I didn’t keep up my furious blogging schedule in 2019, but I did get some good pieces out (along with a piece for Huffington Post). Of the 43 articles on a wide variety of topics, my piece on Brett Kavanaugh and bro culture was the most popular post, followed by my Handmaid’s Tale-inspired “America is Becoming a Dystopian Nightmare: What Do We Do Now???” There will be plenty to write about in 2019 as Trump’s house of cards caves in, Cozy turns 5, Andrea and I settle into our roles as teachers, and patriarchy tries to desperately hold on to its violent reign of terror.

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Let me revisit one of my favorite moments of 2018, meeting Gloria Steinem at a event I was speaking at in Manhattan. I asked her how she was explaining the whole Trump thing. She said, very clearly, that the moment a women is most at risk of being murdered by her abuser is when she is finally breaking free of him. We won’t be murdered. Let’s break free in 2019.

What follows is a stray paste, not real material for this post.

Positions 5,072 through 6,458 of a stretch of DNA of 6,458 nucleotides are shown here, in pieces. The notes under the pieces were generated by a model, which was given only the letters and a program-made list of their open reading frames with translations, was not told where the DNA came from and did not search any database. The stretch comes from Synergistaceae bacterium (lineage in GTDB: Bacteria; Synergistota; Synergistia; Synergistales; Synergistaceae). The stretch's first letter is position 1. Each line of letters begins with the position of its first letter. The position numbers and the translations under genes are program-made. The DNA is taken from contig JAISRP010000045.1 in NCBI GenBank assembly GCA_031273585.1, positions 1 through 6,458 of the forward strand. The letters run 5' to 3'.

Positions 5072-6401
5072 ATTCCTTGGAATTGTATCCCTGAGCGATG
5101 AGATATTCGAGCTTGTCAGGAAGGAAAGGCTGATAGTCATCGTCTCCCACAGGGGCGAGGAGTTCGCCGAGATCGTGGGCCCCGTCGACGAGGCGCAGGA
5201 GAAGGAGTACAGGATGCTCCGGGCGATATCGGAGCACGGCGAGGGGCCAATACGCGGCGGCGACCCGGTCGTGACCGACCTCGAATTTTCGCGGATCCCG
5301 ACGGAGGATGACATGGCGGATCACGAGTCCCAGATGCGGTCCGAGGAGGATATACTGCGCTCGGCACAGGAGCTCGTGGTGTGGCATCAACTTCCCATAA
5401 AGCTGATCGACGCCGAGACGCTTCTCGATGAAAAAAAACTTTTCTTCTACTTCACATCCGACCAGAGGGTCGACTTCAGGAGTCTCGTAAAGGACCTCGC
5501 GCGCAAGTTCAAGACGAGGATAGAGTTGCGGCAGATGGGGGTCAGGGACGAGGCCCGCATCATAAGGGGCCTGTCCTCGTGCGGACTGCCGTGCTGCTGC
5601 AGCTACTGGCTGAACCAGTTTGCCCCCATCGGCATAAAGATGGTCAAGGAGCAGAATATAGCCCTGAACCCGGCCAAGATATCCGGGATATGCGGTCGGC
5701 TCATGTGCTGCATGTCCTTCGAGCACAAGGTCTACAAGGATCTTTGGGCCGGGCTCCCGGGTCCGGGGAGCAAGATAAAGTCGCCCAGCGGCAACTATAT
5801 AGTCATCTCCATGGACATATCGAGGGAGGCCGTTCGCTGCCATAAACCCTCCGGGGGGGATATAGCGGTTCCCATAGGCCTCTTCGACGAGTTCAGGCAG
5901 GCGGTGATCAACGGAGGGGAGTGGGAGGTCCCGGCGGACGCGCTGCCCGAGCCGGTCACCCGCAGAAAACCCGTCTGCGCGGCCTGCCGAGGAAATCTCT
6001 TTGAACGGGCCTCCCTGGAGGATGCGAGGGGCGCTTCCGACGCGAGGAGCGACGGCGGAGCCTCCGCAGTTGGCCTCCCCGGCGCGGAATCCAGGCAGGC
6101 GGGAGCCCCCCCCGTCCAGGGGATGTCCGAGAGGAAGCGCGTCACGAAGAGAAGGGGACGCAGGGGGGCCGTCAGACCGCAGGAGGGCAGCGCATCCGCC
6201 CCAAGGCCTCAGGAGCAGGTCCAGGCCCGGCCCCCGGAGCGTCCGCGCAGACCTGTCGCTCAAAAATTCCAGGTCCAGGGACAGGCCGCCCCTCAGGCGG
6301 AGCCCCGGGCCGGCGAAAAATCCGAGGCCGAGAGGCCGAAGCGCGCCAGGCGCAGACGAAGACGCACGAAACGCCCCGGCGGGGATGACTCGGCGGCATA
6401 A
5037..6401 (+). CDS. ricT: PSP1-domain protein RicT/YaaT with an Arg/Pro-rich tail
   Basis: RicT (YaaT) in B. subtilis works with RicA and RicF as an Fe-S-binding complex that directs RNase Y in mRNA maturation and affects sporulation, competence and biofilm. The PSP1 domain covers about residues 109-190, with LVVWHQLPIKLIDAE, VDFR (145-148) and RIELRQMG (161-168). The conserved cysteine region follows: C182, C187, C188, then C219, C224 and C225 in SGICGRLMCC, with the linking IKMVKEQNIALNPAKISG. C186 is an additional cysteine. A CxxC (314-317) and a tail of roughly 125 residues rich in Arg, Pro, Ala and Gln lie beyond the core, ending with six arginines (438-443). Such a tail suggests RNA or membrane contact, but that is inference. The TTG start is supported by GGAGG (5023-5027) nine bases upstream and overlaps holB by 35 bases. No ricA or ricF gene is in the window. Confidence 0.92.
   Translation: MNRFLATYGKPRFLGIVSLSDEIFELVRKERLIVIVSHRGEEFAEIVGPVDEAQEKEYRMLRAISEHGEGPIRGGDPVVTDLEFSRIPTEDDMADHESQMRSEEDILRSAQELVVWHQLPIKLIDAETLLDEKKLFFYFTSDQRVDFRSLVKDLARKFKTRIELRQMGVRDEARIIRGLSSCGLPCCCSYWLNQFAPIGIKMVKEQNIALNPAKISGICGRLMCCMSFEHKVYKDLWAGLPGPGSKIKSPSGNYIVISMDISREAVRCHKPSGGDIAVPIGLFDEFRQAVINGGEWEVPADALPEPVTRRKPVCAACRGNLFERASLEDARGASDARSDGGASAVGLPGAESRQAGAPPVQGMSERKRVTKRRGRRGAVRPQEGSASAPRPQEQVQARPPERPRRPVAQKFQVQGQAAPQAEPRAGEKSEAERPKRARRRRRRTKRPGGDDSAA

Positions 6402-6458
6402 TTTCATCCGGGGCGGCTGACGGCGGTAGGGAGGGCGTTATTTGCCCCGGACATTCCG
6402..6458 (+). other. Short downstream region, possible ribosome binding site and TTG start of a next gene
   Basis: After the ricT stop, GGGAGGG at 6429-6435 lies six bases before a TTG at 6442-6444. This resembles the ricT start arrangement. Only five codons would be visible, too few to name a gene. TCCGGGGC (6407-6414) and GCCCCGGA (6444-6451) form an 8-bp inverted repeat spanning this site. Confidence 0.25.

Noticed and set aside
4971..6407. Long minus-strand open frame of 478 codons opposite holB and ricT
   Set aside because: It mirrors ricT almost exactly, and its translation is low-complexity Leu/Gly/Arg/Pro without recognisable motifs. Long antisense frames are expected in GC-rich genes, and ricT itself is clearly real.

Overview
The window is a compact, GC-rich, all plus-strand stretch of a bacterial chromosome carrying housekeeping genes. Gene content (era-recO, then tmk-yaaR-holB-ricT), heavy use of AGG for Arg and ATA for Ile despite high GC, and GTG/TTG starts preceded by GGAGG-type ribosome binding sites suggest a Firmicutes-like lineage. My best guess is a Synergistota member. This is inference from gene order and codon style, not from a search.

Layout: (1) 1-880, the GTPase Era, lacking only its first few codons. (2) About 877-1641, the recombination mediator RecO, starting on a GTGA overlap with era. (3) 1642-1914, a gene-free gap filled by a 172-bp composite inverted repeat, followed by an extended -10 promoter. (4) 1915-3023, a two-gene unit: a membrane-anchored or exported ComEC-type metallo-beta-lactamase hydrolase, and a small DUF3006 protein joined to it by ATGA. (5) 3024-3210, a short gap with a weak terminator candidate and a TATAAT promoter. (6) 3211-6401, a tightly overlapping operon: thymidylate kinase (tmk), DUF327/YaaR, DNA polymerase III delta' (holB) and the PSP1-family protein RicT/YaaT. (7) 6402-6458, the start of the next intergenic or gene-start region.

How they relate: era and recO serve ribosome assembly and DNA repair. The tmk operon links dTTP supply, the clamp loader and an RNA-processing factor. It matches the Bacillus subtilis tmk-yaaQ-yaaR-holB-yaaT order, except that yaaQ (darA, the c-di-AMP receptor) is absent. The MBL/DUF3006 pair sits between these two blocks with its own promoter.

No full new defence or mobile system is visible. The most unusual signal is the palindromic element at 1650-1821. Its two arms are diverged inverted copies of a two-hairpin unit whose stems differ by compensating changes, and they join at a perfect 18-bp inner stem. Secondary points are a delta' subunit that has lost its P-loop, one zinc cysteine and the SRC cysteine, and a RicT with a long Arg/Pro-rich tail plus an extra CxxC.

2018 WTW Posts

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Let’s End Duality: Make America Grey Again (January 4, 2018)

In Defense of the Classroom (January 12, 2018)

Our White Supremacist President (January 16, 2018)

Gender – Nature vs. Nurture 7: Baby – Toddler – Girl (January 25, 2018)

Confronting Ableism by “Looking” in the Mirror (February 5, 2018)

On becoming the working poor or How I robbed Peter to pay Paul (February 9, 2018)

The Vinyl Fetish Club is here for your sexy music needs (February 14, 2018)

America is eating its young. Maybe it’s time to get the hell out. (February 15, 2018)

Generation Z will turn this gunship around (February 23, 2018)

My Conversation with Gloria Steinem (March 2, 2018)